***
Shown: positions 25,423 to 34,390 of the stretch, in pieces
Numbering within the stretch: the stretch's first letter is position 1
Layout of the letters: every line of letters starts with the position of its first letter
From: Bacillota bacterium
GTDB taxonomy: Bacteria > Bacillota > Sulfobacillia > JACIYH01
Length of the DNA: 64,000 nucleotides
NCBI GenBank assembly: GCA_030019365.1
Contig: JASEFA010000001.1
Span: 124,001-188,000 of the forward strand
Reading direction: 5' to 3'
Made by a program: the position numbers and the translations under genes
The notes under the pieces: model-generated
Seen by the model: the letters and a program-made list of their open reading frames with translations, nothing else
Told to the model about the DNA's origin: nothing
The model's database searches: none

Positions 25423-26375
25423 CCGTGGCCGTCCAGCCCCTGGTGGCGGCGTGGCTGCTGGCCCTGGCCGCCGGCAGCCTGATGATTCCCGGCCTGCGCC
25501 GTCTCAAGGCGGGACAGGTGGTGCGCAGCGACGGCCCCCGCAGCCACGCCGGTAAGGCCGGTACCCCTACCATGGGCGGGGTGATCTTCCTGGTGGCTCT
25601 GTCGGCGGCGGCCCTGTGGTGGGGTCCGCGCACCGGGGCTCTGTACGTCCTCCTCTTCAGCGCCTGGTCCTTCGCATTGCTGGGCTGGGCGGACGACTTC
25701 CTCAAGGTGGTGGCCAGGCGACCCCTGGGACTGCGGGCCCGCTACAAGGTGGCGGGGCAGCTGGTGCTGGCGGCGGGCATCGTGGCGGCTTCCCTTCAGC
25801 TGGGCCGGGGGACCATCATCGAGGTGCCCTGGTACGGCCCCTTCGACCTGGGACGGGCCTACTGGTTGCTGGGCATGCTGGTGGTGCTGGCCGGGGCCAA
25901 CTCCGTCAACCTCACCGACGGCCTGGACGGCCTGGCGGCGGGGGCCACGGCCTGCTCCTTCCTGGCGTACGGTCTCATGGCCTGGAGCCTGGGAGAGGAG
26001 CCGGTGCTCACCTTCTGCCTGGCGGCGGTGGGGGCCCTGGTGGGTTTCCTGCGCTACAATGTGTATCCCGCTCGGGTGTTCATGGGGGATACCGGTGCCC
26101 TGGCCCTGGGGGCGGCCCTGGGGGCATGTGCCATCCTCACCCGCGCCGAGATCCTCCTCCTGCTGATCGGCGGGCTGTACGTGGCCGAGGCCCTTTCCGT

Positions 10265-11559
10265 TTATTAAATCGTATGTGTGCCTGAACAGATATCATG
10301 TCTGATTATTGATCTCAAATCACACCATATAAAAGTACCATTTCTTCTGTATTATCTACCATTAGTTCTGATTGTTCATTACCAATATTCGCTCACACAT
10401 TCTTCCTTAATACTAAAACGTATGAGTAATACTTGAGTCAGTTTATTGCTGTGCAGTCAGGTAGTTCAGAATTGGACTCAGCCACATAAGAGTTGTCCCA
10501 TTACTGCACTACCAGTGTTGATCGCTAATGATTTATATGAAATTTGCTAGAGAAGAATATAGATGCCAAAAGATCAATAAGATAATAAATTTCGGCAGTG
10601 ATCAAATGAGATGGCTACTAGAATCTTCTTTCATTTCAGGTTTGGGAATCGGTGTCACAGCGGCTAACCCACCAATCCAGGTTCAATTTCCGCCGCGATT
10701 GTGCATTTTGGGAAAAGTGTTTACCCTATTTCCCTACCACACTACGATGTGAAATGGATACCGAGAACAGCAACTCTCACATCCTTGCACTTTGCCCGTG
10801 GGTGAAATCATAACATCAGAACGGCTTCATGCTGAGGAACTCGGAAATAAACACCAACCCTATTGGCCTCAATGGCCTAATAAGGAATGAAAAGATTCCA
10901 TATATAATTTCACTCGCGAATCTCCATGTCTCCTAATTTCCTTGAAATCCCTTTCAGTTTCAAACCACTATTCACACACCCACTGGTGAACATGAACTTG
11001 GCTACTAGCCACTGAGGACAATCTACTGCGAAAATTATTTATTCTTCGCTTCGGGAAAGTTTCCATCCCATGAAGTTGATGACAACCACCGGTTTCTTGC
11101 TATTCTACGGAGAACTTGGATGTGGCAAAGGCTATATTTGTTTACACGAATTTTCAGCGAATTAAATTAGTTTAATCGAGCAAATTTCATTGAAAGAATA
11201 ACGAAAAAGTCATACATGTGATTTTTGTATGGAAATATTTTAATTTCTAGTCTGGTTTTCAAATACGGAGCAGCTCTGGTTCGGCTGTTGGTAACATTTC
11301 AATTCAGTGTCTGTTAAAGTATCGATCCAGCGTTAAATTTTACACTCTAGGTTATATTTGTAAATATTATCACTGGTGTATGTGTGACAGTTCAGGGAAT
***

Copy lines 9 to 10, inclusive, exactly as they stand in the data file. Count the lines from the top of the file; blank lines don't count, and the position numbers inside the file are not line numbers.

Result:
Span: 124,001-188,000 of the forward strand
Reading direction: 5' to 3'